The Decatur-Ill.-based food processor and ethanol producer said profit for the quarter ended June 30 fell to $372 million, or 58 cents per share.
That's down from $955 million, or $1.47 cents per share, in the year-ago quarter, which included after-tax gains on asset sales of $616 million, or 95 cents per share.
The fourth-quarter 2008 results fell below expectations on Wall Street for a profit of 67 cents per share, according to a survey conducted by Thomson/IFR. The company's stock dropped $1.58, or 5.7 percent, to $25.82 during morning trading Tuesday.
Revenue for the quarter rose to $21.78 billion from $12.21 billion last year, however.
Net income for the year fell 17 percent to $1.80 billion, or $2.79 a share, down from $2.16 billion, or $3.30 a share the year before.
Revenue rose 59 percent for the year, jumping to $69.82 billion from $44.02 billion in 2007.
The company said 90 percent of its increased revenue came from higher prices for commodities. The remaining 10 percent of revenue growth came from higher sales volume for ethanol and merchandised oilseeds.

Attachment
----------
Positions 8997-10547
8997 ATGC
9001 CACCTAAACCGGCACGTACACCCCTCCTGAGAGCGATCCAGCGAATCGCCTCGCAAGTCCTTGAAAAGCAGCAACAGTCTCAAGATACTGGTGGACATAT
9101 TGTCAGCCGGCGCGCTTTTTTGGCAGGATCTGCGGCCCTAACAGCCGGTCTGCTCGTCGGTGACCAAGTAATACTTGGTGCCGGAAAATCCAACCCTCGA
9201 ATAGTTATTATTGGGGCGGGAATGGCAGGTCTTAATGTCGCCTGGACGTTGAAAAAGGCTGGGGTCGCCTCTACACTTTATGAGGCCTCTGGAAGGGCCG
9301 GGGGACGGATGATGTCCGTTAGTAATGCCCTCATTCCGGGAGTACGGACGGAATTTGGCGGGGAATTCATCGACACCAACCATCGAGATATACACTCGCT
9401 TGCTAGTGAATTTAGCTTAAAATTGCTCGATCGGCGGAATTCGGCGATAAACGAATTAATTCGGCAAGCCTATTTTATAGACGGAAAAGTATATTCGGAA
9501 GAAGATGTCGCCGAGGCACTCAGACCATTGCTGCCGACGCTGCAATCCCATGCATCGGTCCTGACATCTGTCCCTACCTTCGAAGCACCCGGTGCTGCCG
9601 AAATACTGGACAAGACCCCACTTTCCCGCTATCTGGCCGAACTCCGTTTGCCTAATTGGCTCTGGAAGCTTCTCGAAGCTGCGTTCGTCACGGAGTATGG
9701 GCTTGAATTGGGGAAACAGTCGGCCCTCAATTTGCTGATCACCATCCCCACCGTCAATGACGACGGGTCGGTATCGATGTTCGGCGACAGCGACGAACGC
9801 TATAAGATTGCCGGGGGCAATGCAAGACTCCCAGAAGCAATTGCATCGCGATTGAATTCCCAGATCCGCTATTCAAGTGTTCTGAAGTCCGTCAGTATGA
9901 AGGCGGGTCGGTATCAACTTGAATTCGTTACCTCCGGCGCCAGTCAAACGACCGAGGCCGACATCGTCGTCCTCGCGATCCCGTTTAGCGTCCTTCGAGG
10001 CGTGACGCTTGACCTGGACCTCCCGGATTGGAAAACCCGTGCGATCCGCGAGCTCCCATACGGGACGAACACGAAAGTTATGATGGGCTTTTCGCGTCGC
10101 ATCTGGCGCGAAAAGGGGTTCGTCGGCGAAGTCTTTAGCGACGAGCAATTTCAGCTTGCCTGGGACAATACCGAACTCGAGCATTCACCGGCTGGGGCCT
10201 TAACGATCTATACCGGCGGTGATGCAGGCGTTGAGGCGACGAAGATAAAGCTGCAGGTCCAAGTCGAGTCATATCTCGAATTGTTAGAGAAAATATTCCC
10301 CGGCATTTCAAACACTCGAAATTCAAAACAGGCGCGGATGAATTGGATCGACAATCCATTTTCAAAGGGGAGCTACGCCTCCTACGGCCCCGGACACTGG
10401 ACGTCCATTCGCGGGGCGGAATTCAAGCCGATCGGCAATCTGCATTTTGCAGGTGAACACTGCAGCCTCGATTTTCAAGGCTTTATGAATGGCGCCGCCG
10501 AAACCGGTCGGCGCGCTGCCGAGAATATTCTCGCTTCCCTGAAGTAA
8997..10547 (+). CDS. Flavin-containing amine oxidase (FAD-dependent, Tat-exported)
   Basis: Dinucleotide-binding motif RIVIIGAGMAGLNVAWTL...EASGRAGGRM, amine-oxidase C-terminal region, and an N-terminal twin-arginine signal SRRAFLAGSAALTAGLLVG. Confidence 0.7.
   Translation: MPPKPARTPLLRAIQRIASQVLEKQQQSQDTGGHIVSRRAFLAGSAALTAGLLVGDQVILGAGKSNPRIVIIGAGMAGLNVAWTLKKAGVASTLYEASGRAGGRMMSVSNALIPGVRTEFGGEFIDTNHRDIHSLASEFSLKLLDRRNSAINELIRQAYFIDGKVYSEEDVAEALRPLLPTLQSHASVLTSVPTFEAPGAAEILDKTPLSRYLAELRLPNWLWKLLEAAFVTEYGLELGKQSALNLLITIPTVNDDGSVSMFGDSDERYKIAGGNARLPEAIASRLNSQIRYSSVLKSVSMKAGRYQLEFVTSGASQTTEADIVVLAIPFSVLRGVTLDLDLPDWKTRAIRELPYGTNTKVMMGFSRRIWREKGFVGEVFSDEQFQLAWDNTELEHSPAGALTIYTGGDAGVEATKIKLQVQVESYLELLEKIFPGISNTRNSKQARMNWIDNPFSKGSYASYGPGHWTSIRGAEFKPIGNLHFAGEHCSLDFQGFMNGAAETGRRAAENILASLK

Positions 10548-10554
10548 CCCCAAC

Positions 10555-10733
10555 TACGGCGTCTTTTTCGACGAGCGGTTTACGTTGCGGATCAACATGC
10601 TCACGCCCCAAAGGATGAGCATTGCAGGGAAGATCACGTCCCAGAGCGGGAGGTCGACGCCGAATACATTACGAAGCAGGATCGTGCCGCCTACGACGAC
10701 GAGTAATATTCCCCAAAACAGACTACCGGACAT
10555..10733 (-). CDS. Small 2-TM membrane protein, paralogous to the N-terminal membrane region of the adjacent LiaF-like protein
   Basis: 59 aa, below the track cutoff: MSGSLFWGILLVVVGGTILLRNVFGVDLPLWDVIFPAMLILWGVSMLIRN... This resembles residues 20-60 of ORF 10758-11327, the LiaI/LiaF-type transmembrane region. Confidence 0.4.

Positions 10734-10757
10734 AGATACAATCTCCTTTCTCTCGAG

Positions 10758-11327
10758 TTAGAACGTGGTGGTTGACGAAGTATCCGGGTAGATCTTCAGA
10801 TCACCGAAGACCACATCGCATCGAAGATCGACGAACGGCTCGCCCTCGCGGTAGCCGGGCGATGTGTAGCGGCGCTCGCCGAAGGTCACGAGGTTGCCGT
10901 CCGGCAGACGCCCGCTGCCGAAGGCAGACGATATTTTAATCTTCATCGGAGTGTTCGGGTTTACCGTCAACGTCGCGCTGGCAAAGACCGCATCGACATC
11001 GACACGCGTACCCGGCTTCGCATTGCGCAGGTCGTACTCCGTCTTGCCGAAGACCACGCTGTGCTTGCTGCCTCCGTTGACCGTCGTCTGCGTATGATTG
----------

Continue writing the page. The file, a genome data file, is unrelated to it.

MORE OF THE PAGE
Chief Executive Patricia Woertz said it could be tough for ADM to see the same kind of revenue growth over the next 12 months as commodity prices begin to fall from their record highs hit in June.
But Woertz said she was confident ADM's ethanol business will remain strong, and the federal government will keep in place mandates requiring the United States to use 9 billion gallons of alternative fuel annually by 2009.
Political opposition to the mandate has grown as grain prices have risen, and some lawmakers say the mandates should be revised. Woertz said Congress seems unlikely to change its policy.
"We remain, I would say, optimistic," Woertz said.